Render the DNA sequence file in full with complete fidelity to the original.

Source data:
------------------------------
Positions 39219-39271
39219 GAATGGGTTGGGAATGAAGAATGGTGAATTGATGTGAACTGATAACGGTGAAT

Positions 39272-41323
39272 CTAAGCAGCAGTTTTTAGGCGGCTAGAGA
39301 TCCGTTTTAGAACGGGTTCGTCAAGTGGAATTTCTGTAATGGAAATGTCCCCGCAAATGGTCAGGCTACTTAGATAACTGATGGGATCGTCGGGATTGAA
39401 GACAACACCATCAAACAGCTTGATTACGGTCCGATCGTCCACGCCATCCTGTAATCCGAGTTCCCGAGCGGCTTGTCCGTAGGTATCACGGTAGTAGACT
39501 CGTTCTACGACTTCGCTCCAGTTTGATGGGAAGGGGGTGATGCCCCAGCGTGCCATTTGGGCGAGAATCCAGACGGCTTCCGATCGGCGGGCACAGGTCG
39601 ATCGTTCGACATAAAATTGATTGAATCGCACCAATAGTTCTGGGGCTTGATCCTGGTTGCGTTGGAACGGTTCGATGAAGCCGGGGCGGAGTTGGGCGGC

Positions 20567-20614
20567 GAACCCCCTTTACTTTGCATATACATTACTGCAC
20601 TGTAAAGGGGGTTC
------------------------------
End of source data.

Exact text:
Positions 39219-39271
39219 GAATGGGTTGGGAATGAAGAATGGTGAATTGATGTGAACTGATAACGGTGAAT

Positions 39272-41323
39272 CTAAGCAGCAGTTTTTAGGCGGCTAGAGA
39301 TCCGTTTTAGAACGGGTTCGTCAAGTGGAATTTCTGTAATGGAAATGTCCCCGCAAATGGTCAGGCTACTTAGATAACTGATGGGATCGTCGGGATTGAA
39401 GACAACACCATCAAACAGCTTGATTACGGTCCGATCGTCCACGCCATCCTGTAATCCGAGTTCCCGAGCGGCTTGTCCGTAGGTATCACGGTAGTAGACT
39501 CGTTCTACGACTTCGCTCCAGTTTGATGGGAAGGGGGTGATGCCCCAGCGTGCCATTTGGGCGAGAATCCAGACGGCTTCCGATCGGCGGGCACAGGTCG
39601 ATCGTTCGACATAAAATTGATTGAATCGCACCAATAGTTCTGGGGCTTGATCCTGGTTGCGTTGGAACGGTTCGATGAAGCCGGGGCGGAGTTGGGCGGC

Positions 20567-20614
20567 GAACCCCCTTTACTTTGCATATACATTACTGCAC
20601 TGTAAAGGGGGTTC